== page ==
As your editor made clear in this week’s Dropout Nation Podcast and as this publication consistently points out, there are no corners of American public education that are cordons solitaire from the education crisis.

There are two big problems with the hysteria from right-wing critics and teachers’ unions over Common Core: lack of easily available alternatives with comparable rigor to Common Core standards, and timing. In more than 40 states, Common Core is already happening, although the implementation issues are not trivial.

Almost exactly one year ago to the day, I brought your attention to a report from America Achieves that showed our nation’s lackluster K-12 education results are by no means just a matter of poverty.

Don’t blame poor kids for U.S. students’ mediocre performance on international math exams, write researchers in Education Next. When the children of college-educated parents are compared, U.S. students do even worse than our international competitors.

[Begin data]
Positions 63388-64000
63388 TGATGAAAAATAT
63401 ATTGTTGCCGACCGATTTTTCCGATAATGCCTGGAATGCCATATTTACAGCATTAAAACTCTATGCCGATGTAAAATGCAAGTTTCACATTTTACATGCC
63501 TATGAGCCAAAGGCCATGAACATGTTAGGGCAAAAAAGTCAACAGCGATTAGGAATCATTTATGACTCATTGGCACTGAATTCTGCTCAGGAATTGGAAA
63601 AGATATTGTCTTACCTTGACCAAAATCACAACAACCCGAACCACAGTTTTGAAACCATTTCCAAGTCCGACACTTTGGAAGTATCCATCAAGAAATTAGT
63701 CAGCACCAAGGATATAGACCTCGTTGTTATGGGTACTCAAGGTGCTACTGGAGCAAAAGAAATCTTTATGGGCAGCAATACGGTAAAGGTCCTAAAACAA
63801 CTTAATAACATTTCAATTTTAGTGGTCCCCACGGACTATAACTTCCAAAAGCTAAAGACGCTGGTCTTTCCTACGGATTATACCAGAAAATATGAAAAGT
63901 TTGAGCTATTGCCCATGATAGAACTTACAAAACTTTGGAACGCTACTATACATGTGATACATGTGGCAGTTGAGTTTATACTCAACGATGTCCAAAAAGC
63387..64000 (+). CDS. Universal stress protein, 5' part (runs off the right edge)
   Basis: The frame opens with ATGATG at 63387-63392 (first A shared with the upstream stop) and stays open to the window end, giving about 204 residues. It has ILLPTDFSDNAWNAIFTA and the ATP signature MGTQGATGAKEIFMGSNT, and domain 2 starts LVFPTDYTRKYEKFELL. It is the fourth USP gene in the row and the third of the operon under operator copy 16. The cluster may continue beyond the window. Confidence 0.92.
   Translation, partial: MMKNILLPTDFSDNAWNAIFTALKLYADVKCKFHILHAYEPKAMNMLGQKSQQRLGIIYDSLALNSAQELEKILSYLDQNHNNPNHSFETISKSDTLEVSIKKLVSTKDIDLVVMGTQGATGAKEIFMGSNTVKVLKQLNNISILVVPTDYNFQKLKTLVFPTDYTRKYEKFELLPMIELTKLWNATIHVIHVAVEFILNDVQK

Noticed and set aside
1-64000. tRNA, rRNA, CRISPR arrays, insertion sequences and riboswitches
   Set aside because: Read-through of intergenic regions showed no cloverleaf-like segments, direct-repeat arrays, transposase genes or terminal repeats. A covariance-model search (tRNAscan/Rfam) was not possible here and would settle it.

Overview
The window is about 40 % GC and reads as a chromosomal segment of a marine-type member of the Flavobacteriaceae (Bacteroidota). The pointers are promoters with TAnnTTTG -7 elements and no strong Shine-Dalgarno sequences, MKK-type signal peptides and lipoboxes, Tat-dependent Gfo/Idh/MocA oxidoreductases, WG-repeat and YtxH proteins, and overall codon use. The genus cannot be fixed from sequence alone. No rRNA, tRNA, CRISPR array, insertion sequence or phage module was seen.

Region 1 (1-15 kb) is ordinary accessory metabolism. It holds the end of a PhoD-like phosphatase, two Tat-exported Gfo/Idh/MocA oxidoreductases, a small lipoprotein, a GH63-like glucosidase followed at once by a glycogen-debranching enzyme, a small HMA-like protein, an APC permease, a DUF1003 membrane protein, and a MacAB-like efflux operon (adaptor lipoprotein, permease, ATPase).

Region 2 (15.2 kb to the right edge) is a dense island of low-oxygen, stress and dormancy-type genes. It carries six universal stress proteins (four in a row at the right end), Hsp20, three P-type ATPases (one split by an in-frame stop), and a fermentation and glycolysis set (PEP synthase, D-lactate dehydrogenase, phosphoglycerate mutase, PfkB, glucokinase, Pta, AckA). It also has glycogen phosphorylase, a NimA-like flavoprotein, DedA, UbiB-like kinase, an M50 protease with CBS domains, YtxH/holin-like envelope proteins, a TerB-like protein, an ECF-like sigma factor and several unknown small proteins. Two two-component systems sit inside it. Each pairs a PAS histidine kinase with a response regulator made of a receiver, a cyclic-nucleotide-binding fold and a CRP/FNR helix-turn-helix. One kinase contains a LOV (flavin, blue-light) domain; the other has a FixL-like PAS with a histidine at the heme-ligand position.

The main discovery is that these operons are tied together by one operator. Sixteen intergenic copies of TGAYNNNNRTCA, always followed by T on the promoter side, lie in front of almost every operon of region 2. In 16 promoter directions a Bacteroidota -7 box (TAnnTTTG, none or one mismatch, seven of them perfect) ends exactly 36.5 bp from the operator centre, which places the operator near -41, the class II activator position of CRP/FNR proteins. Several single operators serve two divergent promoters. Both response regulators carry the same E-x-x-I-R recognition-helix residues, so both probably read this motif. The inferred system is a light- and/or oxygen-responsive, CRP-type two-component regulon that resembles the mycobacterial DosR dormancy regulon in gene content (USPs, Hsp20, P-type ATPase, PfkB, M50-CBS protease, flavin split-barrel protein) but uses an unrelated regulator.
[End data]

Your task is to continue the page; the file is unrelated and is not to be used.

Paul Peterson, a Harvard University professor, took a similar view. "Our younger population should be doing better than our older population," he said. "The older population is better educated. And the younger population is entering the workforce."

Americans trail adults in other countries in math, literacy, problem-solving.
The results are "quite distressing," says Harvard University's Paul Peterson, co-author of Endangering Prosperity, a recent book on education and international competitiveness. "Other countries have been catching up for some time," he says. "At one time, we had a really significant lead, but those people are disappearing from the workforce."

In today’s Education Next book club, Mike Petrilli speaks with all three authors—Eric Hanushek, Paul E. Peterson, and Ludger Woessmann—about the evidence they bring to bear in Endangering Prosperity: A Global View of the American School.